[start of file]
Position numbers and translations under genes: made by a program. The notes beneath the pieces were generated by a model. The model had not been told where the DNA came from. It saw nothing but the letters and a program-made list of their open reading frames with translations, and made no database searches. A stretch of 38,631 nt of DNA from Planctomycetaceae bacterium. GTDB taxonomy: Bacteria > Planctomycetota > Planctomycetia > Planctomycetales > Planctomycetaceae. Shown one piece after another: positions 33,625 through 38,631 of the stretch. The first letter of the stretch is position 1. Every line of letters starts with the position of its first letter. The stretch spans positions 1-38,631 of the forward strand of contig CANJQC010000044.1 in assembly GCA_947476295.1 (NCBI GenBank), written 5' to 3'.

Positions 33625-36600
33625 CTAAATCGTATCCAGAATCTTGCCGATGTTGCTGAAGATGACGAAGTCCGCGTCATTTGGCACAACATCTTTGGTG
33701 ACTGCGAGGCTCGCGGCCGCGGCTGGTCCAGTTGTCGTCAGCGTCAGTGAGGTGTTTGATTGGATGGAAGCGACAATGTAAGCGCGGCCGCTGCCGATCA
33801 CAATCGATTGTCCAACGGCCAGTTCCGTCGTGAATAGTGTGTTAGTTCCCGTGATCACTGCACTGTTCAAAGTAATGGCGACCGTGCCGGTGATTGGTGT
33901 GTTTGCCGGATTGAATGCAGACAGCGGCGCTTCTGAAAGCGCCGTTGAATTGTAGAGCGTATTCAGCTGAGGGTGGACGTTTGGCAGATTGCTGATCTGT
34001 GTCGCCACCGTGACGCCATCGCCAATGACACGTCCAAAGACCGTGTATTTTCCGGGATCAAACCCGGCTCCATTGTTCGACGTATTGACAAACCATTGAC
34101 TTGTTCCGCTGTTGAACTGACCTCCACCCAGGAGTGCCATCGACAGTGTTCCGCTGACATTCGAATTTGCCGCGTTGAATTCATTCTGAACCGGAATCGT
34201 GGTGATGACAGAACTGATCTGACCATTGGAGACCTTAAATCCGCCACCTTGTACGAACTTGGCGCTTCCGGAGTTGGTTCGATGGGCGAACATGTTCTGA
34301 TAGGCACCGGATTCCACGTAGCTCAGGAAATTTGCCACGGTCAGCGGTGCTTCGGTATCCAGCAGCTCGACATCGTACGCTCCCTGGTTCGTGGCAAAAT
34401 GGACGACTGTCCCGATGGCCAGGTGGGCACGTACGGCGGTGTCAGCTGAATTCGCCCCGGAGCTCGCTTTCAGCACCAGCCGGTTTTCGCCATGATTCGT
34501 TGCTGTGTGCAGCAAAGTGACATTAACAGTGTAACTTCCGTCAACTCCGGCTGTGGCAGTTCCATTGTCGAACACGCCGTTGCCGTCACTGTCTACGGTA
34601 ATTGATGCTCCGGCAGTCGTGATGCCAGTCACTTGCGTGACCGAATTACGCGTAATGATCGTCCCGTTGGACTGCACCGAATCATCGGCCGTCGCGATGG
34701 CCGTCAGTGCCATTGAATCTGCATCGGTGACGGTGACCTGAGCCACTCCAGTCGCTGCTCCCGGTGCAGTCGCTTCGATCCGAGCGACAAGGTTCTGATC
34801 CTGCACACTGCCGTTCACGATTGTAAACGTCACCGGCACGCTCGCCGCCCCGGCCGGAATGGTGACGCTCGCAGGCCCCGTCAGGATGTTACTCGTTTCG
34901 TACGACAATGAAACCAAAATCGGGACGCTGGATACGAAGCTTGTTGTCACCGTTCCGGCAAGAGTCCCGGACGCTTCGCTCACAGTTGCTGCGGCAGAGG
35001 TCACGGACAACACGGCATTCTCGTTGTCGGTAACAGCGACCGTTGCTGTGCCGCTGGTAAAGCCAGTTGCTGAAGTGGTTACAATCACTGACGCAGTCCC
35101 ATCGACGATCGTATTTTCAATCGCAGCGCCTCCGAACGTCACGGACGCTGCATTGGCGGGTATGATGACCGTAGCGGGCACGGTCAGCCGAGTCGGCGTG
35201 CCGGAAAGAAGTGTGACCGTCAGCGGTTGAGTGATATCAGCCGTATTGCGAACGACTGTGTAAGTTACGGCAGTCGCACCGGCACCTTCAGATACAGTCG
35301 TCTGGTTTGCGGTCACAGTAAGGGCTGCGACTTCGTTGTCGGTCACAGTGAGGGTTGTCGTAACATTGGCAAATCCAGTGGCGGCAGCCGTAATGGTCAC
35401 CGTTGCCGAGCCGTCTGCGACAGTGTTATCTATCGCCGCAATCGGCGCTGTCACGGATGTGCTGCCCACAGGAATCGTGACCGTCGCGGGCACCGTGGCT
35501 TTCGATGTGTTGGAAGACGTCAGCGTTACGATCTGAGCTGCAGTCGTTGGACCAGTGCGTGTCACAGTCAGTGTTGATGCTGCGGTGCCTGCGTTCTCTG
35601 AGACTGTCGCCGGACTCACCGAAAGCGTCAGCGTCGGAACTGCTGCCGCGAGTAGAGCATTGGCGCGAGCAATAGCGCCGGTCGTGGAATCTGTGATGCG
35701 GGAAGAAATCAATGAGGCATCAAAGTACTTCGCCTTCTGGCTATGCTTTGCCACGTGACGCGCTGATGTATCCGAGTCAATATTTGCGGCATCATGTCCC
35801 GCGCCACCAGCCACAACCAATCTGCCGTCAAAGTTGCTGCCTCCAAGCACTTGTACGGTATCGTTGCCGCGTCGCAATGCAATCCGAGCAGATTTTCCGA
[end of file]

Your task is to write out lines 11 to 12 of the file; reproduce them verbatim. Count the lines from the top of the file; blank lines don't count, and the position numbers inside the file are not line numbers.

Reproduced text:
34401 GGACGACTGTCCCGATGGCCAGGTGGGCACGTACGGCGGTGTCAGCTGAATTCGCCCCGGAGCTCGCTTTCAGCACCAGCCGGTTTTCGCCATGATTCGT
34501 TGCTGTGTGCAGCAAAGTGACATTAACAGTGTAACTTCCGTCAACTCCGGCTGTGGCAGTTCCATTGTCGAACACGCCGTTGCCGTCACTGTCTACGGTA